After a brief “interval” as Prime Video called the break between the first five episodes and the remaining five episode, Vikramaditya Motwane’s Jubilee, looking at the development of Indian cinema from its beginnings to the 1950s, returns with more angst and dramatic conflict than the streaming platform has seen in recent times.
It is interesting that Motwane remarkable ride through the bumpy corridors of our celluloid dreamers’s imagination, chooses to end on a Guru Dutt like defeatist note. At the end of Episode 10, there is a young character named Naren(vaguely modeled on Kishore Kumar) who sings a song clearly inspired by Yeh duniya agar mil bhi jaye toh kya hai from Guru Dutt’s Pyaasa.
Nobody is happy at the end. Every character is unhappy or dead. Motwane’s Devika Rani, rechristened Sumitra Devi, and played by Aditi Rao Hydari is acertifiable alcoholic at the end. Can’t blame her.
If we are to believe Motwane and his writers, the drama that unfolded behind the scenes during the shootings of Hindi films in the 1940 and 50s was far more exciting than what we saw on the purdah .
Yes, the arc of ambitiousness in Jubilee never flags. The plot remains breathless in its arching allusions right till the end when the main characters are expected to make tough choices, in and out of the court.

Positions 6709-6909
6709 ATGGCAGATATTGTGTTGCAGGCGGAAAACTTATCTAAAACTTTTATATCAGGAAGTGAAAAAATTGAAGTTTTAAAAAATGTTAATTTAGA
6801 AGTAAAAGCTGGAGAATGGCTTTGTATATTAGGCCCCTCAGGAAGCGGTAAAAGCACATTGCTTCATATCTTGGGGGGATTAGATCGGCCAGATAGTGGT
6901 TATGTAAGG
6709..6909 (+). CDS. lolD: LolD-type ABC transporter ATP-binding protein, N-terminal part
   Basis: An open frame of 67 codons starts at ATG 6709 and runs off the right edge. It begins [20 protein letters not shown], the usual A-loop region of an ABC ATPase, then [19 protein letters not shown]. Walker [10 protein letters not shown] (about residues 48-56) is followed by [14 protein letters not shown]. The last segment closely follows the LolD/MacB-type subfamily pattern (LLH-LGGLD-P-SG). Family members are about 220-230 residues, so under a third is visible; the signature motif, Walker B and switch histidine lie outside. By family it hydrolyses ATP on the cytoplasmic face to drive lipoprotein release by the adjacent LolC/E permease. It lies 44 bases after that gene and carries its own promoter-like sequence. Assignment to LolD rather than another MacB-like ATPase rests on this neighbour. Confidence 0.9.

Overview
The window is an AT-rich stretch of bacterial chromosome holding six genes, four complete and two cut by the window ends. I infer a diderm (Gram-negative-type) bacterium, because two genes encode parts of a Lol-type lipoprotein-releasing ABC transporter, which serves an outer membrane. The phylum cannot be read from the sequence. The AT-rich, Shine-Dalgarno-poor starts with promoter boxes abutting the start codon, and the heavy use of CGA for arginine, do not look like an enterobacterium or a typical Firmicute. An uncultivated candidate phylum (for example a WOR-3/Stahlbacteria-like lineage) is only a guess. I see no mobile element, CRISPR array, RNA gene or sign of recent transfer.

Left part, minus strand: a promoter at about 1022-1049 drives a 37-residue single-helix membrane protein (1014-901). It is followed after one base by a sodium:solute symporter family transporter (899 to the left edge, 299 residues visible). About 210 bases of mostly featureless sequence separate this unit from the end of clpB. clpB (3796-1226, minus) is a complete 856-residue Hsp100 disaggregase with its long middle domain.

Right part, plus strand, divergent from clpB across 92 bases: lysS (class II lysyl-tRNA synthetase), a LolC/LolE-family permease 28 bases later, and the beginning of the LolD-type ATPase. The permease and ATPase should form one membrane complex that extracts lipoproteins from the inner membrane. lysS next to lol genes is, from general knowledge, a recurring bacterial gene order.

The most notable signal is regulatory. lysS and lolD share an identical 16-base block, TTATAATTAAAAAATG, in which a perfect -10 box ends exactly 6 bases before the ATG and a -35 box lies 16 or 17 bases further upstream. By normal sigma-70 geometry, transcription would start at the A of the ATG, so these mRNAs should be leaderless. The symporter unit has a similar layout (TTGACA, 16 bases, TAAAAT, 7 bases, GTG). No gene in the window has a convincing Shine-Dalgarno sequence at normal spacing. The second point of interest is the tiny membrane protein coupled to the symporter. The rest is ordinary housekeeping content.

Some of the performances that I had loved in the first five episodes did begin to get monotonous in the second act, especially Apaarshakti Khurrana who wore the same hangdog expression right till the climax as if his period trousers were two sizes too small. It seems that some of the salient characters after getting a firm affirmative grip on their characters allowed that grip to slip.
But some of the supporting actors especially Shweta Prasad who plays Khurrana’s compliant but intelligent wife, have actually contributed more than meets the eye.
If you have watched the first five episodes, do not miss the remaining episodes. Altogether the ten episodes offer vivid sharp stinging glimpses into the golden era of Hindi cinema when superstars were made and unmade by powerful studio owners. There are hints of the Russians and Americans taking hold of the Hindi film industry. These, I suspect, are the writers’ equivalent of the underworld’s presence in the movie industry.
The mix and match between what was and what could have been is fairly unerring in Jubilee. For all its flaws (unnecessary darkening of the characters) Jubilee is …well… a jubilee hit.